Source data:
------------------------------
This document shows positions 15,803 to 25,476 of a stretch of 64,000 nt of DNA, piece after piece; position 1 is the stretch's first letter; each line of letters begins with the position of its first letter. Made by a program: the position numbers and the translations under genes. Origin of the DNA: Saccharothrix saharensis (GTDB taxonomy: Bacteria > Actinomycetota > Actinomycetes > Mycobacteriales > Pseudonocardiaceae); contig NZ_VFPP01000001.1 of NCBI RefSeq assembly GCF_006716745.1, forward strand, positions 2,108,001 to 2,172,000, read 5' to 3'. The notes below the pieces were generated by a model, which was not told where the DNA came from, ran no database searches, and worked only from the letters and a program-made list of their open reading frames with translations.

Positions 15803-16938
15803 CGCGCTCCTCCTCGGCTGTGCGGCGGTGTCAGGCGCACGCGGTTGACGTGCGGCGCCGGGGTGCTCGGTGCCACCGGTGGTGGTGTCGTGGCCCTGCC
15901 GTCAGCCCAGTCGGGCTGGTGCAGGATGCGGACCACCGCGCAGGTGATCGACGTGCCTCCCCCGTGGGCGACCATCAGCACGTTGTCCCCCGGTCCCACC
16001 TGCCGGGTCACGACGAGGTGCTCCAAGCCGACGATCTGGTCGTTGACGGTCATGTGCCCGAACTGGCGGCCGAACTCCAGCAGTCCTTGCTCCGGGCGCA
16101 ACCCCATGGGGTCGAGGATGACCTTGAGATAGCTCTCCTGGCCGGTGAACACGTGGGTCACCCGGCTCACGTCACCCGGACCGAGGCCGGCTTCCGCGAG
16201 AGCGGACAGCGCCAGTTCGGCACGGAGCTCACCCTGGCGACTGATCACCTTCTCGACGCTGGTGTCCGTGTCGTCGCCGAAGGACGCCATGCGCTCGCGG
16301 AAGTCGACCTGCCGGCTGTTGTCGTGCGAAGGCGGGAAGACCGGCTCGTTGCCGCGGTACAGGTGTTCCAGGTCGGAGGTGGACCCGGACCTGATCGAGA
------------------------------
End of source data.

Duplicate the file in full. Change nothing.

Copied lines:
This document shows positions 15,803 to 25,476 of a stretch of 64,000 nt of DNA, piece after piece; position 1 is the stretch's first letter; each line of letters begins with the position of its first letter. Made by a program: the position numbers and the translations under genes. Origin of the DNA: Saccharothrix saharensis (GTDB taxonomy: Bacteria > Actinomycetota > Actinomycetes > Mycobacteriales > Pseudonocardiaceae); contig NZ_VFPP01000001.1 of NCBI RefSeq assembly GCF_006716745.1, forward strand, positions 2,108,001 to 2,172,000, read 5' to 3'. The notes below the pieces were generated by a model, which was not told where the DNA came from, ran no database searches, and worked only from the letters and a program-made list of their open reading frames with translations.

Positions 15803-16938
15803 CGCGCTCCTCCTCGGCTGTGCGGCGGTGTCAGGCGCACGCGGTTGACGTGCGGCGCCGGGGTGCTCGGTGCCACCGGTGGTGGTGTCGTGGCCCTGCC
15901 GTCAGCCCAGTCGGGCTGGTGCAGGATGCGGACCACCGCGCAGGTGATCGACGTGCCTCCCCCGTGGGCGACCATCAGCACGTTGTCCCCCGGTCCCACC
16001 TGCCGGGTCACGACGAGGTGCTCCAAGCCGACGATCTGGTCGTTGACGGTCATGTGCCCGAACTGGCGGCCGAACTCCAGCAGTCCTTGCTCCGGGCGCA
16101 ACCCCATGGGGTCGAGGATGACCTTGAGATAGCTCTCCTGGCCGGTGAACACGTGGGTCACCCGGCTCACGTCACCCGGACCGAGGCCGGCTTCCGCGAG
16201 AGCGGACAGCGCCAGTTCGGCACGGAGCTCACCCTGGCGACTGATCACCTTCTCGACGCTGGTGTCCGTGTCGTCGCCGAAGGACGCCATGCGCTCGCGG
16301 AAGTCGACCTGCCGGCTGTTGTCGTGCGAAGGCGGGAAGACCGGCTCGTTGCCGCGGTACAGGTGTTCCAGGTCGGAGGTGGACCCGGACCTGATCGAGA